The formation crops out in the southeast of BaNES
(mainly in the Hinton Charterhouse area) and SGlos
(around Acton Turville, extending north towards Great
Badminton). In these areas the Forest Marble limestones
have been widely used for houses and walls along the
outcrop, typified by cottages along Green Lane, Hinton
Charterhouse, where they are employed for rubble
walling and roughly dressed ashlar, bottom right image.
Some thinly bedded limestones are also used as stone
roofing slates, and larger flagstones are utilised for
bridging ditches.
© Geckoella Ltd
© Geckoella Ltd
Avon Strategic Stone Study 20
Ashlar: Stone masonry comprising blocks with carefully
worked beds and joints, finely jointed (generally under
6mm) and set in horizontal courses. Stones within each
course are of the same height, though successive courses
may be of different heights. ‘Ashlar’ is often wrongly used
as a synonym for facing stone.
Bioclastic limestone: A limestone composed of
fragments of calcareous organisms.
Calcareous: A rock which contains significant (10-50%)
calcium carbonate principally in the form of a cement or
Calcrete: Carbonate nodules formed in the soil
profile just below ground surface by evaporation e.g.
Psammosteus Limestone.
Cementation: The diagenetic process by which the
constituent framework grains of a rock are bound
together by minerals precipitated from associated pore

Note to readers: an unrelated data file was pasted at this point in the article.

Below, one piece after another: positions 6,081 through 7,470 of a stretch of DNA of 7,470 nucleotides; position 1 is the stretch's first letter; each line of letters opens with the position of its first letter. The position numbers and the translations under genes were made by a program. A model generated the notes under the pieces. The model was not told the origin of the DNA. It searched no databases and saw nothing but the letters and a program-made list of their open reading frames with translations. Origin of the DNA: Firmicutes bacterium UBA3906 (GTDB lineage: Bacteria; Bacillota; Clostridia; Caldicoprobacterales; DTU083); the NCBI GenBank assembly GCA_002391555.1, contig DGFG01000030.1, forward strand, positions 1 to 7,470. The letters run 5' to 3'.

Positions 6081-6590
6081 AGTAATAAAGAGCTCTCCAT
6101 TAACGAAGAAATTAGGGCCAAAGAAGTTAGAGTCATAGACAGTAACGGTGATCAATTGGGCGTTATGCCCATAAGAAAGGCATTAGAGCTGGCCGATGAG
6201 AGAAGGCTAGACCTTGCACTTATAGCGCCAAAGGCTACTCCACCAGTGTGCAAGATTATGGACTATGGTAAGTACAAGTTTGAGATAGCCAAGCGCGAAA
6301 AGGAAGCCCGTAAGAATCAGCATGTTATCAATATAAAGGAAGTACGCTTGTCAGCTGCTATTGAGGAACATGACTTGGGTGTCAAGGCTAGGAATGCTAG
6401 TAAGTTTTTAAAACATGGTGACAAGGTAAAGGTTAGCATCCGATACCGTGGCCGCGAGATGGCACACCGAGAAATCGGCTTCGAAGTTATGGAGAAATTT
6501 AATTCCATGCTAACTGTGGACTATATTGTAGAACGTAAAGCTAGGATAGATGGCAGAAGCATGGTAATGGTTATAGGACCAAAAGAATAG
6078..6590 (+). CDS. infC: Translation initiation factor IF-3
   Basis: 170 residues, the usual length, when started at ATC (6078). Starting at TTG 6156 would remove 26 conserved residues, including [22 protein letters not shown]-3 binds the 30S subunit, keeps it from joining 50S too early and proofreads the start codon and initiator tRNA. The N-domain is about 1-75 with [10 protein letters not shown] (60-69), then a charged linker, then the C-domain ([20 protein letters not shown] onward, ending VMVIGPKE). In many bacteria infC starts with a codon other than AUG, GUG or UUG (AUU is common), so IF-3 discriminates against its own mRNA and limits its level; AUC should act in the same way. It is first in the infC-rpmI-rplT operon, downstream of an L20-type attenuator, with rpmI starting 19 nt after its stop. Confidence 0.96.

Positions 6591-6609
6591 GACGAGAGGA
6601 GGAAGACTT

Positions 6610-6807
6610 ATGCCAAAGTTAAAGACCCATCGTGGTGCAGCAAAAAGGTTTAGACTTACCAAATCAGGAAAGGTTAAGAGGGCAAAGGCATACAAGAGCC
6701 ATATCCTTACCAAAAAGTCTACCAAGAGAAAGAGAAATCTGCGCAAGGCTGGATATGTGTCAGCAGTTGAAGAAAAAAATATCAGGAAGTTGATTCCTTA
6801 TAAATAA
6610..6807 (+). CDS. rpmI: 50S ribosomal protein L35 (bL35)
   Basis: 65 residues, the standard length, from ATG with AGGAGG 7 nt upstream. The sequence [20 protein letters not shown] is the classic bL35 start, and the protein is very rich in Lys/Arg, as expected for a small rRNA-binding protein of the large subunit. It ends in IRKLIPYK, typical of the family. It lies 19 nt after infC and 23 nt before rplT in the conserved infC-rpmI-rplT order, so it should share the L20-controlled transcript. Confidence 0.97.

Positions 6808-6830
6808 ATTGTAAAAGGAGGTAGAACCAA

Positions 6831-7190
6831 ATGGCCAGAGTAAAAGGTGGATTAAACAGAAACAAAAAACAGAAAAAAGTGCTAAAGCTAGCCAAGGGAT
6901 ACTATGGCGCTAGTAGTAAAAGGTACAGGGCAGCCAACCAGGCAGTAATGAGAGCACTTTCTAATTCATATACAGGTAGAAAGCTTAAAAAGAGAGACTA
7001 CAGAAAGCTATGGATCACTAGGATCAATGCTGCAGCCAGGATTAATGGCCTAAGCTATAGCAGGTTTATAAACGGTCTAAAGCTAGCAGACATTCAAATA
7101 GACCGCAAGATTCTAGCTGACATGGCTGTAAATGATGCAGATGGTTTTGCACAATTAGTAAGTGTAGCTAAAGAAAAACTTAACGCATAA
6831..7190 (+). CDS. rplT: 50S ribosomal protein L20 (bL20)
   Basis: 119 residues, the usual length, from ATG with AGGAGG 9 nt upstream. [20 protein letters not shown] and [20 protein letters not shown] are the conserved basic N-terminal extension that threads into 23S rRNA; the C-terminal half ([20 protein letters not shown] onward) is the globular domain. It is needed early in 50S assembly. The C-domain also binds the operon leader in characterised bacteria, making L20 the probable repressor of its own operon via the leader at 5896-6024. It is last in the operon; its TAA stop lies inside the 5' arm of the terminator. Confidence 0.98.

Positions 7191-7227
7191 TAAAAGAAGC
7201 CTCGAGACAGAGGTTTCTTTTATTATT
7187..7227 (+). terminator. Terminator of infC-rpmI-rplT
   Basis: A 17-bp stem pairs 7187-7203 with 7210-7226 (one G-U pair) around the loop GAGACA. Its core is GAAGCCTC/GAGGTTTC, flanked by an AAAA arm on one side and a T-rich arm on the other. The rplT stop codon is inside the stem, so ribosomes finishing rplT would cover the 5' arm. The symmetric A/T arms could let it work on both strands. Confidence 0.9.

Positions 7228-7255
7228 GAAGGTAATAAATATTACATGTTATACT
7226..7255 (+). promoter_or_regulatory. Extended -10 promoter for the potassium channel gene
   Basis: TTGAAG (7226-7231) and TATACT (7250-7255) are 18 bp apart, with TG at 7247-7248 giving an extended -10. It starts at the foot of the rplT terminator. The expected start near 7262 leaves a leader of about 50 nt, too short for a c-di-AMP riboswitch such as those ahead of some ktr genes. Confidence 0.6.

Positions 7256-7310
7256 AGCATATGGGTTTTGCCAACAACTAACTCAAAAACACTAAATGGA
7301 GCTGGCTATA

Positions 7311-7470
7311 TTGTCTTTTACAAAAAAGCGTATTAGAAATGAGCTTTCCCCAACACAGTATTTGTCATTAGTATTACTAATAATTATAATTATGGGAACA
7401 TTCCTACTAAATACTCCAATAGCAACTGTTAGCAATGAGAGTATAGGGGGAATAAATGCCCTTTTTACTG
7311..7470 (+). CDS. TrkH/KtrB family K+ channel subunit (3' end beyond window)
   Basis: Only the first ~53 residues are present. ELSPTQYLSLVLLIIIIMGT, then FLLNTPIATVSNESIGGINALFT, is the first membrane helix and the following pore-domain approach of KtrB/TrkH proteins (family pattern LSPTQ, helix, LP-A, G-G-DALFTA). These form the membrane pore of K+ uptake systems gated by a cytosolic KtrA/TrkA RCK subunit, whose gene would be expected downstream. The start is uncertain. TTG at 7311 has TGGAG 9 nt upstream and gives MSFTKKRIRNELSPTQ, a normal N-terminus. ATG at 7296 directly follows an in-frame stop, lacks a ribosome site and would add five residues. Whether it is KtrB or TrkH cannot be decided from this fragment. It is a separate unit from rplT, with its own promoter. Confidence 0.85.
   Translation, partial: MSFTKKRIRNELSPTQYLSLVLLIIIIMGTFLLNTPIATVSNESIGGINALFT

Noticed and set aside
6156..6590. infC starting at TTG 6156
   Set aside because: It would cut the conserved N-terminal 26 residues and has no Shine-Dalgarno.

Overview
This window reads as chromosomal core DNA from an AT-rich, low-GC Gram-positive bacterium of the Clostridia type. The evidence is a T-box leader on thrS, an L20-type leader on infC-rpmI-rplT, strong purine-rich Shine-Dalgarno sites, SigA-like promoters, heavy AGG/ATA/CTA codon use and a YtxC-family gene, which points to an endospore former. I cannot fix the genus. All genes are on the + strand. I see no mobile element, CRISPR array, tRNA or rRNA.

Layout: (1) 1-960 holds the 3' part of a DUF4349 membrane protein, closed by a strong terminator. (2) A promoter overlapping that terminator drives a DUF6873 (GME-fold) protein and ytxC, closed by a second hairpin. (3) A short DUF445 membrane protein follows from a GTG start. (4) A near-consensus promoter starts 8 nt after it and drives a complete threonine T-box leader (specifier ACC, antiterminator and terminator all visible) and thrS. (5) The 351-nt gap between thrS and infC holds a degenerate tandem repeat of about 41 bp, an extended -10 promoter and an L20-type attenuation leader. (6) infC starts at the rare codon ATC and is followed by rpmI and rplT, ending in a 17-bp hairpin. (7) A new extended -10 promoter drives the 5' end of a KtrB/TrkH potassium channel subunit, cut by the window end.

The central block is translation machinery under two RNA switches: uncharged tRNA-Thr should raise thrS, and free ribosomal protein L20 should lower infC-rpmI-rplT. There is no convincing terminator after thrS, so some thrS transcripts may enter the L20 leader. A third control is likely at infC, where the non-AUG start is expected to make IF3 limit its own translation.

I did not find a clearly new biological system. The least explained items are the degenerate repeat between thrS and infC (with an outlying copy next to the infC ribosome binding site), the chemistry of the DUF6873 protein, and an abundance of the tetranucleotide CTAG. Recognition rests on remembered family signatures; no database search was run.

fluids e.g silica, calcite.
Clast: A particle of rock or single crystal which has been
derived by weathering and erosion. The basic building
block of a clastic sediment.
Conglomerate: A sedimentary rock made up of
rounded pebbles (>2mm), cobbles and boulders of rock
in a finer-grained matrix.
Formation: A named lithostratigraphic rock unit, with
recognizable boundaries, readily identified by mapping,
that forms part of a Group e.g. Bromsgrove Sandstone
Fossiliferous: Bearing or containing fossils.
Freestone: Term used by masons to describe a rock
that can be cut and shaped in any direction without
splitting or failing.
Heterolithic Bedding: A fine interbedding of sand and
mud formed in an area of variable current flow.
Igneous rock: Rocks formed when molten magma
cools and solidifies. It includes extrusive rocks erupted
from volcanoes (e.g. basalt) and intrusive rocks that
cool beneath the Earth’s surface (e.g. granite, gabbro,
granodiorite, dolerite).
Inlier: A term used to describe an outcrop of older
rocks surrounded by geologically younger rocks.
Interbedded: Occurs when beds (layers or rock) of a
particular lithology lie between or alternate with beds of
a different lithology. For example, sedimentary rocks may
be interbedded if there were sea level variations in their
sedimentary depositional environment.
Ironstone: Sedimentary rock which is composed of
more than 50% iron-bearing minerals.
Cross-bedding: A feature principally of sandstones
formed by the movement of sand grains in currents to
produce layering oblique to the margins of the beds.
Limestone: A sedimentary rock consisting mainly
of calcium carbonate (Ca CO3) grains such as ooids,
shell and coral fragments and lime mud. Often highly
Dolomitic, dolomitised limestone: Descriptive